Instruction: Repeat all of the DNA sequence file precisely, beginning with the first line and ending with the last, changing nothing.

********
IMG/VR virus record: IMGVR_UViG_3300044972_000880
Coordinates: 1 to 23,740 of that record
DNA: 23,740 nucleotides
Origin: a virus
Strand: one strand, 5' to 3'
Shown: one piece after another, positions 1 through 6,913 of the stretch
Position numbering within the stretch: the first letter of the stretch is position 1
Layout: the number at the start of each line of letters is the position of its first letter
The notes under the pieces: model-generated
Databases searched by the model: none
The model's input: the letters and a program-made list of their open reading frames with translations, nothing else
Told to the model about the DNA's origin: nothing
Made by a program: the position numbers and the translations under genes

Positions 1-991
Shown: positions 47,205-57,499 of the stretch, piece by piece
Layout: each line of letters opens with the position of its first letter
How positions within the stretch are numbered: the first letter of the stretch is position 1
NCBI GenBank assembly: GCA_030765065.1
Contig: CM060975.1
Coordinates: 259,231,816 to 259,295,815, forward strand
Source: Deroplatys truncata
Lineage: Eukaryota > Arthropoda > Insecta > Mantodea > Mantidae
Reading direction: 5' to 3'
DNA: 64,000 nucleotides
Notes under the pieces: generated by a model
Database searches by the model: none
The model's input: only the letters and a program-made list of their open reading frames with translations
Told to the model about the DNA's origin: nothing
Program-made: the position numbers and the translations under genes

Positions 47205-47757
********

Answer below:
IMG/VR virus record: IMGVR_UViG_3300044972_000880
Coordinates: 1 to 23,740 of that record
DNA: 23,740 nucleotides
Origin: a virus
Strand: one strand, 5' to 3'
Shown: one piece after another, positions 1 through 6,913 of the stretch
Position numbering within the stretch: the first letter of the stretch is position 1
Layout: the number at the start of each line of letters is the position of its first letter
The notes under the pieces: model-generated
Databases searched by the model: none
The model's input: the letters and a program-made list of their open reading frames with translations, nothing else
Told to the model about the DNA's origin: nothing
Made by a program: the position numbers and the translations under genes

Positions 1-991
Shown: positions 47,205-57,499 of the stretch, piece by piece
Layout: each line of letters opens with the position of its first letter
How positions within the stretch are numbered: the first letter of the stretch is position 1
NCBI GenBank assembly: GCA_030765065.1
Contig: CM060975.1
Coordinates: 259,231,816 to 259,295,815, forward strand
Source: Deroplatys truncata
Lineage: Eukaryota > Arthropoda > Insecta > Mantodea > Mantidae
Reading direction: 5' to 3'
DNA: 64,000 nucleotides
Notes under the pieces: generated by a model
Database searches by the model: none
The model's input: only the letters and a program-made list of their open reading frames with translations
Told to the model about the DNA's origin: nothing
Program-made: the position numbers and the translations under genes

Positions 47205-47757